The lifespan of a typical car-model typically lasts a half-decade before the car manufacturer spends for a complete redesign unless it’s a Nissan Frontier or Lincoln Navigator. That’s more or less the guideline at Honda when it pertains to the top-selling compact car in the United States and Canada, the Civic.
While the eighth-generation Civic soldiered on for a prolonged six years, Honda sold the preceding seventh, sixth, 5th, and 4th versions of the model for either four or five years. Thanks to a boring style and dull reviews, the automaker spirited the ninth-gen model off of dealership lots after just four years, but not before including additional content and design through an emergency 2013 model year revitalize.
We’re now hearing the present generation– larger than ever previously, radically redesigned for 2016, and a sales leader in a shrinking segment– will not see a full redesign until the 2022 model year. That’s six years. A stretch where automakers will be rushing to hang on to compact-car market share in a land flush with little crossovers.
The production info, offered by a source with understanding of assembly strategies at the Civic’s Alliston, Ontario, assembly plant, suggests Honda isn’t too concerned about remaining fresh. In spite of the segment’s decline, Honda’s sitting pretty.
Two years after the 10th-generation model appeared, the Civic smoothly outsells its second-place challenger, the Toyota Corolla. Its July sales rose 11 percent in the U.S., year-over-year, though sales have dropped 5 percent because of the start of 2017. The general section shrank 5 percent this year.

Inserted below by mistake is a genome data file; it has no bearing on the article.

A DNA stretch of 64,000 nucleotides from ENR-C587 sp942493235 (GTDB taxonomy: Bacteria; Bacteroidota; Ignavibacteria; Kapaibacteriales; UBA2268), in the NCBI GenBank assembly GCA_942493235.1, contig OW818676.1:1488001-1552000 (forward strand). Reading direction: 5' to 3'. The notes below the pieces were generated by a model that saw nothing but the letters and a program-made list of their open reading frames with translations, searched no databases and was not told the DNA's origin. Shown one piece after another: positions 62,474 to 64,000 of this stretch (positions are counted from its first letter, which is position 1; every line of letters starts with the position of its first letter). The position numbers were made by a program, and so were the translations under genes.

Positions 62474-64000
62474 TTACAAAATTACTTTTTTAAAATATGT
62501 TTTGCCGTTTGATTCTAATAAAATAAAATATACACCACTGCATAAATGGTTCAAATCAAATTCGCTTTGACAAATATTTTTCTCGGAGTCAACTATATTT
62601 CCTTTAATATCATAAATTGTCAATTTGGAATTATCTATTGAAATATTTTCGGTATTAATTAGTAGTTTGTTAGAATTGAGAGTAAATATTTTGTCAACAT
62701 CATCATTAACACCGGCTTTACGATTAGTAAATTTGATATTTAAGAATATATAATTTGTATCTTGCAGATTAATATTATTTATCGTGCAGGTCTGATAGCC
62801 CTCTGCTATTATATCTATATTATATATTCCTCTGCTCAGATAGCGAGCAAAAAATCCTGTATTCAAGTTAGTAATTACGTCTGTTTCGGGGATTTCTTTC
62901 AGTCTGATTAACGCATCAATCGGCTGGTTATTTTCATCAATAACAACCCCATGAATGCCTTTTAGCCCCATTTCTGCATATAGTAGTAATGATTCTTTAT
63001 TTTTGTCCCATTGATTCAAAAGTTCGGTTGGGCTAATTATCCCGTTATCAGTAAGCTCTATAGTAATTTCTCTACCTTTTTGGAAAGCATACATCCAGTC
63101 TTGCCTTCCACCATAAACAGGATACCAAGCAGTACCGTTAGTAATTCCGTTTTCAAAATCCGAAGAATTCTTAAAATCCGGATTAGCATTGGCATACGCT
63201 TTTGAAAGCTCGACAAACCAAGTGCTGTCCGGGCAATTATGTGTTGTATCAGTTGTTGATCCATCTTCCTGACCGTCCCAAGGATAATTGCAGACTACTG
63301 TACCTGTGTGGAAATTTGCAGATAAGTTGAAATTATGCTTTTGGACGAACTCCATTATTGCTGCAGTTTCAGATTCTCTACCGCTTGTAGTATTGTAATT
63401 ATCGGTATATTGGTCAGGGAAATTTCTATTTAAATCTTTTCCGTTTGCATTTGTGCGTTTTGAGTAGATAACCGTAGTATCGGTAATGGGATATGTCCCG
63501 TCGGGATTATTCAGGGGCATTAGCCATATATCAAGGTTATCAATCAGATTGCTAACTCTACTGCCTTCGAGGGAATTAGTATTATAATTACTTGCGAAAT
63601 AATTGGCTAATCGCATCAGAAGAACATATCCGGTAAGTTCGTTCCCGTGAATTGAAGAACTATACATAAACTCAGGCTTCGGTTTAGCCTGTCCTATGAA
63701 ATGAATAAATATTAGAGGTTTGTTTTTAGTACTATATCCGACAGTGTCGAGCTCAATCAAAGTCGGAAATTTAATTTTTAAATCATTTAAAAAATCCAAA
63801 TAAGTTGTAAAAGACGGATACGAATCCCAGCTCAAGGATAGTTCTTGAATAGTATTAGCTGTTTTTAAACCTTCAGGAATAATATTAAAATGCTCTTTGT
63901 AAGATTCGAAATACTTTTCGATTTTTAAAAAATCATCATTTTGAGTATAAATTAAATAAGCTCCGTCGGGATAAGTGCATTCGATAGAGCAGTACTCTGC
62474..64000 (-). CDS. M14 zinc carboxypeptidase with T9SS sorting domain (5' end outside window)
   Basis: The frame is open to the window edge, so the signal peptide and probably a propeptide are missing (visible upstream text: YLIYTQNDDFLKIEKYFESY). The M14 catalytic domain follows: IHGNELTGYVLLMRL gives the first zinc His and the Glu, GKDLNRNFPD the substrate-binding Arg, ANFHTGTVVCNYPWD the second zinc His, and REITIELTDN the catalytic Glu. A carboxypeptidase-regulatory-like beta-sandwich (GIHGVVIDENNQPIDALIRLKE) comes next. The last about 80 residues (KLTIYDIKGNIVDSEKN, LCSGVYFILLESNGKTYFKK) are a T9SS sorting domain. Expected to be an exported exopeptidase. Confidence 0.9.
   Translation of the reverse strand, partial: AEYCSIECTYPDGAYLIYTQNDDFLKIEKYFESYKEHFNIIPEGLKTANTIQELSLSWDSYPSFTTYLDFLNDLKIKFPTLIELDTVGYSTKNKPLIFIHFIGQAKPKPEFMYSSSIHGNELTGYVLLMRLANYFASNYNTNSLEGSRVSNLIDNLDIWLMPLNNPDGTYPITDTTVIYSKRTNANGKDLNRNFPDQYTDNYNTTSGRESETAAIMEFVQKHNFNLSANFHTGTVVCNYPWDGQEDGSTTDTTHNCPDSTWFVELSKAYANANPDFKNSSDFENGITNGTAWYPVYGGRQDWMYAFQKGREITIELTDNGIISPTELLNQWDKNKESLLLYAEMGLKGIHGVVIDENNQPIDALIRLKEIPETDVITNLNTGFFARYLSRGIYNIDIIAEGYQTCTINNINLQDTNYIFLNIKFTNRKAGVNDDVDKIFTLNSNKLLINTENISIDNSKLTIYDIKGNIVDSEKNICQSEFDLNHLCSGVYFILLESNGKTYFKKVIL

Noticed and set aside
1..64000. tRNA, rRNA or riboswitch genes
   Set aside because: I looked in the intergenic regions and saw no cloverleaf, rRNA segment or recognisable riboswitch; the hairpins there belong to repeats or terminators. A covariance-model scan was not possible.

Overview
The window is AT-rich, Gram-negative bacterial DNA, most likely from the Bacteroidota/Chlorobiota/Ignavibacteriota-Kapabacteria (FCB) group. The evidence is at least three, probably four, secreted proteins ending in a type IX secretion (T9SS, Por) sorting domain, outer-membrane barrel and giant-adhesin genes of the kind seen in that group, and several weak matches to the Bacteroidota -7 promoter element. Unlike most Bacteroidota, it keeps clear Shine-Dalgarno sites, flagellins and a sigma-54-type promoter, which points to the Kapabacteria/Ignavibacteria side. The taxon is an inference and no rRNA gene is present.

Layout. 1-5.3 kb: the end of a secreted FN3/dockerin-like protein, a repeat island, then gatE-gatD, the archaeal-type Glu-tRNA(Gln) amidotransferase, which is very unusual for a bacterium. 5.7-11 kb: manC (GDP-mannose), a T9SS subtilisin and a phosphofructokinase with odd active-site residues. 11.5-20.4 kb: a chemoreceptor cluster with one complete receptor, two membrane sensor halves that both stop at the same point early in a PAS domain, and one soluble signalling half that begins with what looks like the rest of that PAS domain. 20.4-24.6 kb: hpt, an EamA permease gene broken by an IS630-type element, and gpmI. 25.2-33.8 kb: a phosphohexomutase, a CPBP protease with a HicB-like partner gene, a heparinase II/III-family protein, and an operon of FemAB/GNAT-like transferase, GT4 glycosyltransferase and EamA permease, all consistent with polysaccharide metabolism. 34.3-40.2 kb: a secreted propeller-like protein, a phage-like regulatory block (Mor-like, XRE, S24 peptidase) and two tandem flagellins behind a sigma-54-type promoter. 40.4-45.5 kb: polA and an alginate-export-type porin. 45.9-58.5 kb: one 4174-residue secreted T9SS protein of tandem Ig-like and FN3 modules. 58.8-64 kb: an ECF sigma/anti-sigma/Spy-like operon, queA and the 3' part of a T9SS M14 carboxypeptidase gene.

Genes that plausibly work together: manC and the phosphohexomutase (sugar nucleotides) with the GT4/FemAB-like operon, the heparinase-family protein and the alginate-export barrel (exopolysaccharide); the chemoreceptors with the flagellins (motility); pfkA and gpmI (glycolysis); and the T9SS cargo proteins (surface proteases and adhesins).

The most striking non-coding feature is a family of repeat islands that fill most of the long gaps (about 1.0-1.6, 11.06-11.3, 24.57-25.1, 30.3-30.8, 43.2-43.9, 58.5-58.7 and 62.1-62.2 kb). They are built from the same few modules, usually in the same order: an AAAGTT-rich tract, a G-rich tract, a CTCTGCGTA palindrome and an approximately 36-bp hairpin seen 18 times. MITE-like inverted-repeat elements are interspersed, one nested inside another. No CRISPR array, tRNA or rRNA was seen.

James Jenkins, American Honda’s public relations manager, wouldn’t discuss the company’s future items. “The 16MY Civic has actually been extremely successful for us, and we’ll always search for a way to make the car better,” he told TTAC.
Benefitting the Civic is a two-year-long rollout of new variants. Launching first with a sedan, the Civic lineup included a coupe and hatchback variant, along with a hotter Si model and the scorching Type R model that began getting here from the U.K. this summer season. The range is the spice of life. However, it also boosts sales figures and concentrates on a car model.
Honda’s popular 10th-gen model offers it a benefit, even in a shrinking sector. As other players pull out (Fiat Chrysler Automobiles) and others dislike staying competitive (Ford’s Focus, due for a date with Chinese production), significant gamers like Honda and Toyota stand to choose up more market share. It helps Honda that the current-generation Chevrolet Cruze and Hyundai Elantra have not captured on as well as their predecessors.
So, if the next-generation Civic isn’t arriving until 2022, it just needs to stage a visual and technological repeat of 2016– not 2012– to keep that big piece of compact car purchasers interested.